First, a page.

Wednesday, January 04, 2017

MA-78 - 45s & Favorites, Disc 13

Here's more evidence of a youth that was underappreciated.

Who would have predicted that the music industry's quest for hits would have led them to throw so many musical styles against the mirror of teenage money, in the hopes that the money would stick to some of the songs.

01. Introduction - Hoosier Hot Shots (0:09)
02. Baby Let's Swing/The Last Thing You Said/Don't Tie My Hands - Runt (Todd Rundgren) (5:05)   1970
03. Does Anybody Really Know What Time It Is? (single version) - Chicago Transit Authority (2:54)   1970
04. Down on the Street - Iggy & The Stooges (3:44)   1970
05. I Don't Know How to Love Him - Yvonne Elliman (3:42)   1970
06. Ain't Got Time Any More - Glass Bottle (2:26)   1971
07. Back to California - Carole King (3:26)   1971
08. Moonshadow - Cat Stevens (2:51)   1971
09. Dead Skunk - Loudon Wainwright III (3:03)   1972
10. I Gotcha - Joe Tex (2:28)   1972
11. Stay Awhile - The Bells (3:25)   1972
12. Jungle Boogie - Kool & The Gang (3:07)   1973
13. Big Yellow Taxi (live) - Joni Mitchell (3:20)   1974
14. Evangeline - Emmylou Harris with The Band (3:11)   1976
15. I Wouldn't Want to Be Like You - The Alan Parsons Project (3:22)   1976
16. I Can't Hold On - Karla Bonoff (3:11)   1977
17. Canario (from Fantasía para un gentilhombre) - Emerson, Lake & Palmer (3:59)   1978
18. Raise a Little Hell - Trooper (3:43)   1978
19. You Don't Know What You Got - Joan Jett & The Blackhearts (4:03)   1979
20. Steppin’ Out - Joe Jackson (4:27)   1982
21. Season in Hell (Fire Suite) - John Cafferty & The Beaver Brown Band (6:18)   1983
22. Never - Heart (4:07)   1985
23. Strawberry Fields Forever - The Beatles - Beatles Remixers Group (SB) (3:53)   2008

Track 1 is a jesting intro from The Hoosier Hot Shots,  One of my dad's throwaway phrases was, "Are you ready, Hezzie?"  It wasn't until I was in my forties that I figured out what this meant, since I never asked him about it.  Please view this video for an explication of this phrase, and a brief look at the Hot Shots in action.

You don't hear the single version of Track 3 much ... the one without the talking voiceovers in the final verse ... but that's how it sounded on the radio in 1970.

Yep, the same radio stations that played "Moonshadow" and the extremely suggestive "Stay Awhile," they also played outrageous clunks of auditory funk like "Jungle Boogie" and "I Gotcha."

The final track is a wonderful reweaving of "Strawberry Fields Forever" by the Beatles Remixers Group, using alternate takes of the material and remixes of the backing tracks.

Let me take you up with this compilation!

See you on Monday!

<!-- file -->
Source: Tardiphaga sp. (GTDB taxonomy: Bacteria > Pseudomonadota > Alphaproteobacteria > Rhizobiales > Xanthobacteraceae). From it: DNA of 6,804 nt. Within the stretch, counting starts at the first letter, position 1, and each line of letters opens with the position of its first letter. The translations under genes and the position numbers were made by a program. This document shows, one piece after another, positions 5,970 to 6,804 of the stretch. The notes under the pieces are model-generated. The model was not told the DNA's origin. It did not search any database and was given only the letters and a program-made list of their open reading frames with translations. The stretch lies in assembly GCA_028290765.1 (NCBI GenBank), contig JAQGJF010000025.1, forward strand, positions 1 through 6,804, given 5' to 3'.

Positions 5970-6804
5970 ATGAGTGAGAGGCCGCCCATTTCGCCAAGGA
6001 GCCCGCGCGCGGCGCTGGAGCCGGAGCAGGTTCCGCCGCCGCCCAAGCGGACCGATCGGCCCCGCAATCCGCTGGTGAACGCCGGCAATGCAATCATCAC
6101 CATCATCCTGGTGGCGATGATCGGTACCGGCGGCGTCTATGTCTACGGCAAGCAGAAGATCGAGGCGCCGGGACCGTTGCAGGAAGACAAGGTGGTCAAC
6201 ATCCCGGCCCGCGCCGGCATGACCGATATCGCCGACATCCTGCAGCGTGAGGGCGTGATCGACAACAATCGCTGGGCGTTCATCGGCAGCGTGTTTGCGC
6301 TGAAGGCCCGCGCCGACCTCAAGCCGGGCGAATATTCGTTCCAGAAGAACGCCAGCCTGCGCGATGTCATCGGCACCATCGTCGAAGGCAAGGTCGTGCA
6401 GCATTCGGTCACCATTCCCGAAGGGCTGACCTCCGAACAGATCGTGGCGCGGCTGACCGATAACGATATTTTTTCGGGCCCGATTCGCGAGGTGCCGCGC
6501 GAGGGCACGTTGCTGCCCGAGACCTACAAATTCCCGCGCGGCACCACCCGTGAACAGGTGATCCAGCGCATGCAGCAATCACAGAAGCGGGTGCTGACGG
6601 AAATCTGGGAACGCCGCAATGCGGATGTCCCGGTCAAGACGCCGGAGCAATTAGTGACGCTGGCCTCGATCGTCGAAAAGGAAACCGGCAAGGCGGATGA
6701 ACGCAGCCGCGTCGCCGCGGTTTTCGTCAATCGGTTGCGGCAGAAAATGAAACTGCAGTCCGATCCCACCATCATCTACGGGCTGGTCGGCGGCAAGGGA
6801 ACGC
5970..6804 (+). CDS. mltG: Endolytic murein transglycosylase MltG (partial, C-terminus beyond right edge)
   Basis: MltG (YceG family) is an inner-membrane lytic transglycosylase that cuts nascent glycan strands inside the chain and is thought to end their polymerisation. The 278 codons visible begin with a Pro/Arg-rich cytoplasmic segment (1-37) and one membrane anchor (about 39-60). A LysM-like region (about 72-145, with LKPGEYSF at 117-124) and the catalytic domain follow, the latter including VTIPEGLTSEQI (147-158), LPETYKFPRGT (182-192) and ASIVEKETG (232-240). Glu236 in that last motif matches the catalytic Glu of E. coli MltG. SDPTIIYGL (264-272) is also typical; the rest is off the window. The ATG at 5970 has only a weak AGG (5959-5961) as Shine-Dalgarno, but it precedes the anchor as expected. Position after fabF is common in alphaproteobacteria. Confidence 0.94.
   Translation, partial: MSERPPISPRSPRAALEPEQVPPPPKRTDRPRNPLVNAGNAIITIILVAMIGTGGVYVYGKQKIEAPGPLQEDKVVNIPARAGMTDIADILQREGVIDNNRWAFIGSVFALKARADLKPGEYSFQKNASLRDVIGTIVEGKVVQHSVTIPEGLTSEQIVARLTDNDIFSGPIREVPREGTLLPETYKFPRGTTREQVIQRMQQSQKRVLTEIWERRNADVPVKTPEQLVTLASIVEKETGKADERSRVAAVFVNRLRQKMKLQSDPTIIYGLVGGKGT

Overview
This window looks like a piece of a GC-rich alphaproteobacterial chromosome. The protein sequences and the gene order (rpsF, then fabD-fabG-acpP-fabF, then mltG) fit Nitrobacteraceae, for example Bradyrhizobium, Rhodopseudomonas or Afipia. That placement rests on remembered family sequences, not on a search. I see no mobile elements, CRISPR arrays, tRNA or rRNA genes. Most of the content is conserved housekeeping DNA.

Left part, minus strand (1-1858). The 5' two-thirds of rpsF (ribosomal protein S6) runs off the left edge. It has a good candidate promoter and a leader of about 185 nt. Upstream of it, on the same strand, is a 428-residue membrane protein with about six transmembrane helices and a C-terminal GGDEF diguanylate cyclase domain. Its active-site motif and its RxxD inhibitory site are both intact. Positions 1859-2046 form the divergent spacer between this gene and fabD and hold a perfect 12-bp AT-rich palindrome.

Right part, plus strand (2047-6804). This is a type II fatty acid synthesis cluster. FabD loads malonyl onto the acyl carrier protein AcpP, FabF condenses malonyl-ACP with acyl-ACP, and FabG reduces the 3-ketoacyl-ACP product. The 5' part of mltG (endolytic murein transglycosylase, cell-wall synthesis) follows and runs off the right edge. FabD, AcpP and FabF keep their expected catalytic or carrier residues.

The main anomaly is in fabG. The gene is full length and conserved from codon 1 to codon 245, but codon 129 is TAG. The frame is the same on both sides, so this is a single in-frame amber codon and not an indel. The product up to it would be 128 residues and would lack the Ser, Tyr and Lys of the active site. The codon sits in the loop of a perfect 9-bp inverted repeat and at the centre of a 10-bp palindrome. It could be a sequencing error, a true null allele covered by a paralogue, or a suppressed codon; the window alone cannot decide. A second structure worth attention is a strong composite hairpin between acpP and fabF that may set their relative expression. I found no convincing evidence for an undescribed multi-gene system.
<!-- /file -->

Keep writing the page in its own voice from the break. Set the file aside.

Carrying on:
Monday, January 02, 2017

Why Does Microsoft Think Complication = Improvements?

As a longtime user of MS WORD and Publisher (nearly 25 years now), I’ve seen many versions and updates.

The iteration of these programs in Office 365 is a prime example of over-complication.

Since the beginning of December 2016, a new irritant has appeared in WORD.  If you have “spelling check” enabled, you will see the familiar red wiggly line flagging your possibly misspelled word.

The irritation is the new “suggestions” of synonyms for the flagged word.  Not only can’t you spell, you don’t know the right word, either!

This new intrusion is simply a bother for those of us who feel competent in our word-hoards (as Beowulf puts it).  That’s from line 258, as the captain of the Geats tells the Danes why the Geat ship has arrived.

The work-around for this is to turn off “Check spelling automatically as you type” in OPTIONS.  You may still use the “spelling” feature on the REVIEW tab.

But, having to do this, that’s the heart of my plaint:  This new attribute, synonym-suggester, simply forces the competent people to take extra steps to avoid its interference.

Why can’t we turn off synonym-suggester and leave the wiggly spelling suggestions?

EXHIBIT #2:  Publisher’s Autoshape “Auto Fills”:
Before Office 365, when you created an Autoshape – a circle, a star, a rectangle, what-have-you – you got a nice shape WITH NO FILL.

Now, no matter what shape you select, it comes pre-filled with a ghastly blue.  You must remove the blue tint, or change it to another color or pattern fill.

What a pain!  This is an extra step, added for who knows what reason. 

EXHIBIT #3:  PUBLISHER’s WordArt Shadows:
In previous versions of Publisher, when you created WordArt, the default WordArt was in a simple font, with a solid fill and an outline.  No big deal.

In Office 365, you get this wonderful array of WordArt styles.  ONLY ONE PROBLEM:  No matter which of the EIGHTEEN “plain WordArt styles” you pick, ALL OF THEM have a default shadow added!

In the above illustration, I’ve got the WordArt in front of an object.  The shadow is always there whenever you create a new WordArt.  It’s not very visible until you have a non-white background.

Note the white shadow to the right of the letters?  FAIL, Microsoft!  I must take extra effort to REMOVE the shadow.


I spent over an hour in three separate online chats, with three official Microsoft helper techs, trying to resolve these issues.  Guess what – all three features are defaults that cannot be changed or removed.

Things like these are so irritating, especially in the two Publisher examples.  Why should the default function produce an object that I must take EXTRA STEPS to render basic and neutral?

Now that I’ve vented my spleen ... perhaps one of our fifteen readers knows of a workaround for any of these irritants.

Don't tell me to switch programs ... I'm psychologically "invested" in their simpler ancestors.

See you Thursday.  Happy New Year!
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© by Mark Alfred